Having received several emails regarding Beatrice Chases‘ mythical Dream Tor it may be an idea to try and search for the evidence for it. I must confess not having much interest in the author I never really bothered with where or what it supposedly was. In fact although I have listed it on the Dartmoor Tors page which was taken from my Dartmoor database it now seems that the original location given was wrong and has now been amended. But where does the place-name come from? In a nutshell, Beatrice Chase had a favourite tor which to her served as her place of refuge in times of strife or in other words somewhere she could go and dream. The actual tor existed but the name was one that she conjured up but never actually said where it was and ever since the confusion has reigned.
There were basically three locations which, depending on who you talk to could be; Wind Tor, Top Tor and Dream Tor. The latter is in a private garden at Haytor Vale. Terry Bound states under his entry for Dream Tor: ‘Probably the only property on Dartmoor with its own tor in the garden, this is the name of the first house on the left, south from the junction at the same grid reference. The tor rises up from the lawn to a height of about four metres in one single mass”. The Ordnance Survey grid reference he gives is at SX 771 767. Having not given the matter much thought this was the reference I originally used in my database. But to be fair the listing is correct as there is a house called Dream Tor and Bound does not mention any connection with Beatrice Chases’ tor. Brown, (1995, p.19) in his gazetteer also gives a similar grid reference for Dream Tor, namely, ‘SX 7709 7678’.
On the 14th of November 2007 Janet Palmer sent me an email and kindly pointed out that Peter Hicks who cared for Beatrice Chase in her final years related how he related that, ‘… he was sure Dream Tor was Top Tor‘. This information he had presumably gained first hand from the author herself.
Amongst the letterboxing fraternity it has been thought by many that Wind Tor was location of the fictitious Dream Tor. As can be seen from the map below, Venton is roughly both equidistant from both Top Tor and Wind Tor so this is not going to be of much help
But how did the lady herself describe Dream Tor. In her first book ‘The Heart of the Moor’ which was first published in 1914 she wrote the following (pp.78 – 80):
‘The tor’s real name is not of course, Dream Tor, or anything like it. I call it that, because it is my favourite home tor: on it I have seen my sublimest visions, dreamt my divinest dreams. It is not marked upon any Ordnance map, thank heaven, and no tourist ever comes near it from year’s end to year’s end… To the south slope blue Holne Moor, bounded at last by the great shoulder of Brent Tor… North of east were the crouching heads of mighty Hound Tor; due north, the olive and russet slopes of the moor ran to the top stone of Hamildown; to the west lay that finest vista of all, the tract of land between Widecombe and Tavistock, with lordly Bellever standing peerless in its centre…‘.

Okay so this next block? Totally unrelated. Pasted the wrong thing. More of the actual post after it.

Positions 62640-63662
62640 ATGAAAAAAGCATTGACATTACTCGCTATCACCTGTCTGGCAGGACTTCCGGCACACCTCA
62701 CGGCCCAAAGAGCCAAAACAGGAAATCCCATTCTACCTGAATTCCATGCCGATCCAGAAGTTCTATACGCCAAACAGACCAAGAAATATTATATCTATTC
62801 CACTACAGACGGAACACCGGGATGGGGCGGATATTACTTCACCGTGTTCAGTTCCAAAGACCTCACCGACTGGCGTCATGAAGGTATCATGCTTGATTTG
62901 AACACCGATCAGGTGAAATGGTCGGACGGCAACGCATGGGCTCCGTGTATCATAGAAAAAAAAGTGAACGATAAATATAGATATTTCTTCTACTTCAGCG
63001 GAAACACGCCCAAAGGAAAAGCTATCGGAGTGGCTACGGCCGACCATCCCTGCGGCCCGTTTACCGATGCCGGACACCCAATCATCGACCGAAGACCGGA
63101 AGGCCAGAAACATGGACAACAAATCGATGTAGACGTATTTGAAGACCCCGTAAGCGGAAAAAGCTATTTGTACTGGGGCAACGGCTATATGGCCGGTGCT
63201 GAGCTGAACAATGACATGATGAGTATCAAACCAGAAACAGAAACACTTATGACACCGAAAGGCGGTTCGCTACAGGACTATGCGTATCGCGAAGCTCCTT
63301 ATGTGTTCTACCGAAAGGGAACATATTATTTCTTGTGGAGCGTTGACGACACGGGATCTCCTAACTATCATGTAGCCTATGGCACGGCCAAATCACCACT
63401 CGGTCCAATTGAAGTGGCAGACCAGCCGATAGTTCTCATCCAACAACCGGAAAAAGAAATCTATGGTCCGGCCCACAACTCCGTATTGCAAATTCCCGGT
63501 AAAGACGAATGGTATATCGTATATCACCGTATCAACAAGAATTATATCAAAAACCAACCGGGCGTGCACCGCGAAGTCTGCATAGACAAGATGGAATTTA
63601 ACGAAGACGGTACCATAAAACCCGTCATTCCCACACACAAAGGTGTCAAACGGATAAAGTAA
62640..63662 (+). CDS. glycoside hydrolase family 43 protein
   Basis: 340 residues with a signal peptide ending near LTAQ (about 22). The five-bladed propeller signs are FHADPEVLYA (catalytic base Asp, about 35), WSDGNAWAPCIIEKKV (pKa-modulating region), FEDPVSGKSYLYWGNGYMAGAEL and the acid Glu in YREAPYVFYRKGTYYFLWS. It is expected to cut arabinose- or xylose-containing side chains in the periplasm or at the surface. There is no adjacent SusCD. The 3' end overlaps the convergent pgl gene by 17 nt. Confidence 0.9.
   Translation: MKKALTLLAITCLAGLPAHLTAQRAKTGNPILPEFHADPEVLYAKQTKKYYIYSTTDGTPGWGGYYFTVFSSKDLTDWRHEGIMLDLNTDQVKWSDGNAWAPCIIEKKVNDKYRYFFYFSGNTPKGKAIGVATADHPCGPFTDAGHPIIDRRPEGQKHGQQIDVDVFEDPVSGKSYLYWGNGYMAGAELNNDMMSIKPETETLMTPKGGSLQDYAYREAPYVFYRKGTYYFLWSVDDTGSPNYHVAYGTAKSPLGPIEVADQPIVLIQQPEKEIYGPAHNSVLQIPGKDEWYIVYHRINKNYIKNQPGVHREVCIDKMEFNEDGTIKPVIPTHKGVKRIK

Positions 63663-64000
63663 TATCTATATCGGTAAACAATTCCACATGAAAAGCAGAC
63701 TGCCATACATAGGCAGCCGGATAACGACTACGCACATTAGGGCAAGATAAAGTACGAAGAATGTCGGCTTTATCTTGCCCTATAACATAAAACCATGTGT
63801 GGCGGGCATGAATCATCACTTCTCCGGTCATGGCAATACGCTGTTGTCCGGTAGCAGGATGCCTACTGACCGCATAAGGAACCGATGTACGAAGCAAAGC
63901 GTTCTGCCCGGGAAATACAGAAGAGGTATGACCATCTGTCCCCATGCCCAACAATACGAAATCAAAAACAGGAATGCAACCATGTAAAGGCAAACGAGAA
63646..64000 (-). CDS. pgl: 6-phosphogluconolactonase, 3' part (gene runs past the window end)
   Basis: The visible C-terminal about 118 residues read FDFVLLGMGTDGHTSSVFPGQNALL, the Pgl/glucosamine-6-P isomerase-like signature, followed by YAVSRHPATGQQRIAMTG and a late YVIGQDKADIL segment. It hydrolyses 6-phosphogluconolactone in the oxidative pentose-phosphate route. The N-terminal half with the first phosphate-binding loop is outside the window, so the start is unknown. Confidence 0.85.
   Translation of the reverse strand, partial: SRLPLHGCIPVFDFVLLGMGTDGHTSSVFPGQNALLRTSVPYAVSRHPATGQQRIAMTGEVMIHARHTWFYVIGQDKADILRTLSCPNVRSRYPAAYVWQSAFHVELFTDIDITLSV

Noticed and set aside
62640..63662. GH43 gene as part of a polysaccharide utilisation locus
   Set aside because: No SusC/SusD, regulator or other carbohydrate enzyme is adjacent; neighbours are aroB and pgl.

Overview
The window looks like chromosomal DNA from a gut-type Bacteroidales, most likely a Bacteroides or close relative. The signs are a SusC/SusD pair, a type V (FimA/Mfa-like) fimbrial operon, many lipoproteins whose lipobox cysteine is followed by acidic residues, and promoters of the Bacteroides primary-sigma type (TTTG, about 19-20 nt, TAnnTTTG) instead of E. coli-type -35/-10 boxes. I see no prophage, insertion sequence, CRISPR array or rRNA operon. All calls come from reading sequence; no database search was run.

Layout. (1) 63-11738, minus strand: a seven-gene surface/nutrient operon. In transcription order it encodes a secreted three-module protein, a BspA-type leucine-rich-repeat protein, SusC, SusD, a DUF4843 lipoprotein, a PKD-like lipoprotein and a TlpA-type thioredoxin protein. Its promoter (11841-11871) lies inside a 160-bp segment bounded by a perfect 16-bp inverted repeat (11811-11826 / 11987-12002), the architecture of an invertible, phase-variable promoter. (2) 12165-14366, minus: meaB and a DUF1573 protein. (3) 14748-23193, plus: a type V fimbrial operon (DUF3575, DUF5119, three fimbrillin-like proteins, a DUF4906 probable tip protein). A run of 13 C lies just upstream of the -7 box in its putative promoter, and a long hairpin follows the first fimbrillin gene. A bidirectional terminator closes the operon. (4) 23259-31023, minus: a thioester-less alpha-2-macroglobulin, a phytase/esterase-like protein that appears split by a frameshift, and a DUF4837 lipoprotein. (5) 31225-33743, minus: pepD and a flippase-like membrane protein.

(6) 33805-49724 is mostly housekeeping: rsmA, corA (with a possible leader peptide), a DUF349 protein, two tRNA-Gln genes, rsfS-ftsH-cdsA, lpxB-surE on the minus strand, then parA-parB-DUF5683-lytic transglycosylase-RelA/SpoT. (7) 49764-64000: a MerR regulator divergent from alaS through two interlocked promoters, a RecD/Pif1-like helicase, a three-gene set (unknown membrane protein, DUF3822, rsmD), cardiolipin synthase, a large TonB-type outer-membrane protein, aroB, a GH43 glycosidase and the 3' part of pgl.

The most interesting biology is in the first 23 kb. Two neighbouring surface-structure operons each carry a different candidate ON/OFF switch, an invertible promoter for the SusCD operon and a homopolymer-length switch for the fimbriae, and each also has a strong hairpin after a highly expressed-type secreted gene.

Firstly, she gives three significant landmarks in the above description; Hound Tor, Hambledon and Bellever, if directional lines are drawn from each of these tors which correspond to her compass bearings then two intersect at Wind Tor. With a little imagination the line from Bellever just touches Top Tor as can be seen from the map below:
This was done by using Broad Barrow on Hambledon as the northern node, Hound Tor as the north eastern node and Bellever as the western node. These compass points were taken literal, ie. due north, north east and due west, clearly there is room for literary interpretation.
The law of averages would therefore suggest that from her geographical description Wind Tor would seem to fit more of the criteria. However, there is another problem, she also states that Dream Tor is not marked on any Ordnance map. Her book was first published in 1914 which means it was written prior to that date thus suggesting that the maps may give a clue but bearing in mind she does not say which Ordnance map she is talking about. The 1809 OS 1 inch Ordnance Survey map records neither Top Tor or Wind Tor so that is not a lot of use. If you look on the 1906 edition of the Ordnance Survey Six Inch map above you will see that Wind Tor is clearly marked as is Top Tor, again this neither proves one thing or another.
The other puzzling thing is that suppose you had a special secret place such as Dream Tor which very few people knew about would you then publish what appears to be definite pointers as to its location? I would suggest that any such place would remain a closely guarded secret in order for it to remain secluded, in the light of which, did Beatrice Chase deliberately relate misleading hints as to the tor? So, that little line of investigation has drawn a confusing blank.
The next clue appears in Beatrice Chases’ book, ‘The Dartmoor Window Again’, which was written in 1921, seven years after ‘The Heart of the Moor’. In this book she actually provides a photograph of Dream Tor, albeit a rather grainy image. In this there are what appears to be two figures on the tor and as can be seen from the illustration below. Therefore the next logical thing would be to visit both tors and try to get the same viewpoint thus confirming which tor is Dream Tor. Having done so the picture above shows her original photo of Dream Tor and one taken in the July of 2008 of Top Tor, I think the results are pretty conclusive: The photograph of Top Tor was taken from on top of the granite outcrop just south of the main outcrop, as can be seen, there is an almost perfect match apart from the far horizon which does not quite line up. I found in you stood on the ground then the actual outcrops of Bonehill Rocks came into the picture and clearly from on the outcrop the horizon is too low, maybe Dartmoor has shrunk?